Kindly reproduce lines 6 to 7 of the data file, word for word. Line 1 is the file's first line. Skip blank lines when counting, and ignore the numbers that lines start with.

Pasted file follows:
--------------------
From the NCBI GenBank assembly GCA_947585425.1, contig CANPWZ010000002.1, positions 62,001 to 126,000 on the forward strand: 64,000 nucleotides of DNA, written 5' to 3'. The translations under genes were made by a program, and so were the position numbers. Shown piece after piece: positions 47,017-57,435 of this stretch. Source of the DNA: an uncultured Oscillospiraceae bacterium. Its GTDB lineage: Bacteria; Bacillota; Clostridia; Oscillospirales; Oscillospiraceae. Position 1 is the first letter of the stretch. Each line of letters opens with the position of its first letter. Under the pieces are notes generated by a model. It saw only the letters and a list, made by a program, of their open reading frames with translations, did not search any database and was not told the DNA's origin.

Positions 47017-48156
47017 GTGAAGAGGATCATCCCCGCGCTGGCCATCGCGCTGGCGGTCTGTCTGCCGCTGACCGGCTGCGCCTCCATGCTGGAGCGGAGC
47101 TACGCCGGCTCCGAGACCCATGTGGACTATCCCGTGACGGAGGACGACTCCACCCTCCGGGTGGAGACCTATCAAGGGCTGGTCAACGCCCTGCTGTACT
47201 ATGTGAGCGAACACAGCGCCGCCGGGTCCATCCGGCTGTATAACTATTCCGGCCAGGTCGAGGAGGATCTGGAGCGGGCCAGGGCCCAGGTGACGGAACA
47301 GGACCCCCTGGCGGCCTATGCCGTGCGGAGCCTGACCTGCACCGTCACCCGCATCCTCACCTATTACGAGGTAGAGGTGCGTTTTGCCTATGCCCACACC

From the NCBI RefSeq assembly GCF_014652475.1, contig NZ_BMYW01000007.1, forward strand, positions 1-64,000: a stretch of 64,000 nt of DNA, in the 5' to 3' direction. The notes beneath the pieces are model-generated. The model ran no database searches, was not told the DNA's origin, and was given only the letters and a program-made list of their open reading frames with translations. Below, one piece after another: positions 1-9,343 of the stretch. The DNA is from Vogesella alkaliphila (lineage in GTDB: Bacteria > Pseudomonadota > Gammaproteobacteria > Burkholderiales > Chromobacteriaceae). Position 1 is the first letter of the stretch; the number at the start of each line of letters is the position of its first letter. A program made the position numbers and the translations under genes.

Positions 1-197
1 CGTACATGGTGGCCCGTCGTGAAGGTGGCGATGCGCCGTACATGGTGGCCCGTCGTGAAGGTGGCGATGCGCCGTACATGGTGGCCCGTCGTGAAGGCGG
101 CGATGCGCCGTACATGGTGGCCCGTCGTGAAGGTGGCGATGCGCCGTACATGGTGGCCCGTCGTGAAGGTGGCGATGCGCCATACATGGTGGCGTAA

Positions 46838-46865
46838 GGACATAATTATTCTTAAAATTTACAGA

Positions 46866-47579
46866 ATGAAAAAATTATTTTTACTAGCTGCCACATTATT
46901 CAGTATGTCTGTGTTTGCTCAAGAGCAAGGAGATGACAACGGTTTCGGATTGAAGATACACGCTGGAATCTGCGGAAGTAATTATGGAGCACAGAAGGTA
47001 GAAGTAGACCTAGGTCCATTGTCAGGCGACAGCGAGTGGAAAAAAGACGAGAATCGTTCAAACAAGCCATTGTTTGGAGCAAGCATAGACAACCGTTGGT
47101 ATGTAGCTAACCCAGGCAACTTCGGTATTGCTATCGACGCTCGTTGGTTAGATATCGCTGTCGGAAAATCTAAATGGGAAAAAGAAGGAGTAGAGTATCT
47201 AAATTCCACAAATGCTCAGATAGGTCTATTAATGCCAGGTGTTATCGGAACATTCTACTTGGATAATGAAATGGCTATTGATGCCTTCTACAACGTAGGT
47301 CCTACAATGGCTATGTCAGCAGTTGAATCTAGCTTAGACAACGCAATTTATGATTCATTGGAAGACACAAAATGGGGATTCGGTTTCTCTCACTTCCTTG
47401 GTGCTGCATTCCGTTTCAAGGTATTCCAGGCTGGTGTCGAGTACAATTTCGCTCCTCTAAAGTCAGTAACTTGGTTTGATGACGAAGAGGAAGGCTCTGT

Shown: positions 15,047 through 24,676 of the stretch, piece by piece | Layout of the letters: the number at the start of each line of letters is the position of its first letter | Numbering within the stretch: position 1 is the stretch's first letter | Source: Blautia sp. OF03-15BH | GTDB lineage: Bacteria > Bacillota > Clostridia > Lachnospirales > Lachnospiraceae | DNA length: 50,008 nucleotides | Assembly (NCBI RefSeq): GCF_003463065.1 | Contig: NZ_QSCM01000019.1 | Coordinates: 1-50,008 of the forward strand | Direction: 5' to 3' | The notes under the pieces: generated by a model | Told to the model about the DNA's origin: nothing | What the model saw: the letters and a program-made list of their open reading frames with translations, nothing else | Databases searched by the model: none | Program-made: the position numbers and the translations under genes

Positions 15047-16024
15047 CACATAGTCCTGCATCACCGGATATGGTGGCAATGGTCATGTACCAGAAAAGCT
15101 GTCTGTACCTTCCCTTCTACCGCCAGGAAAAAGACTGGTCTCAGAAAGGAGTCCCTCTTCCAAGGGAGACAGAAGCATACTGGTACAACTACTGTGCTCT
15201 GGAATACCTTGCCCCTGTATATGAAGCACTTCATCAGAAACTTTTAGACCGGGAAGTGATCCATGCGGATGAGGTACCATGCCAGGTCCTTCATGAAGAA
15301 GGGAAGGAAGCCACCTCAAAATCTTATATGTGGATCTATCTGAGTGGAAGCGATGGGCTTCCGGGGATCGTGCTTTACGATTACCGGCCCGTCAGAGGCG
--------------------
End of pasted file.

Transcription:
47301 GGACCCCCTGGCGGCCTATGCCGTGCGGAGCCTGACCTGCACCGTCACCCGCATCCTCACCTATTACGAGGTAGAGGTGCGTTTTGCCTATGCCCACACC

From the NCBI RefSeq assembly GCF_014652475.1, contig NZ_BMYW01000007.1, forward strand, positions 1-64,000: a stretch of 64,000 nt of DNA, in the 5' to 3' direction. The notes beneath the pieces are model-generated. The model ran no database searches, was not told the DNA's origin, and was given only the letters and a program-made list of their open reading frames with translations. Below, one piece after another: positions 1-9,343 of the stretch. The DNA is from Vogesella alkaliphila (lineage in GTDB: Bacteria > Pseudomonadota > Gammaproteobacteria > Burkholderiales > Chromobacteriaceae). Position 1 is the first letter of the stretch; the number at the start of each line of letters is the position of its first letter. A program made the position numbers and the translations under genes.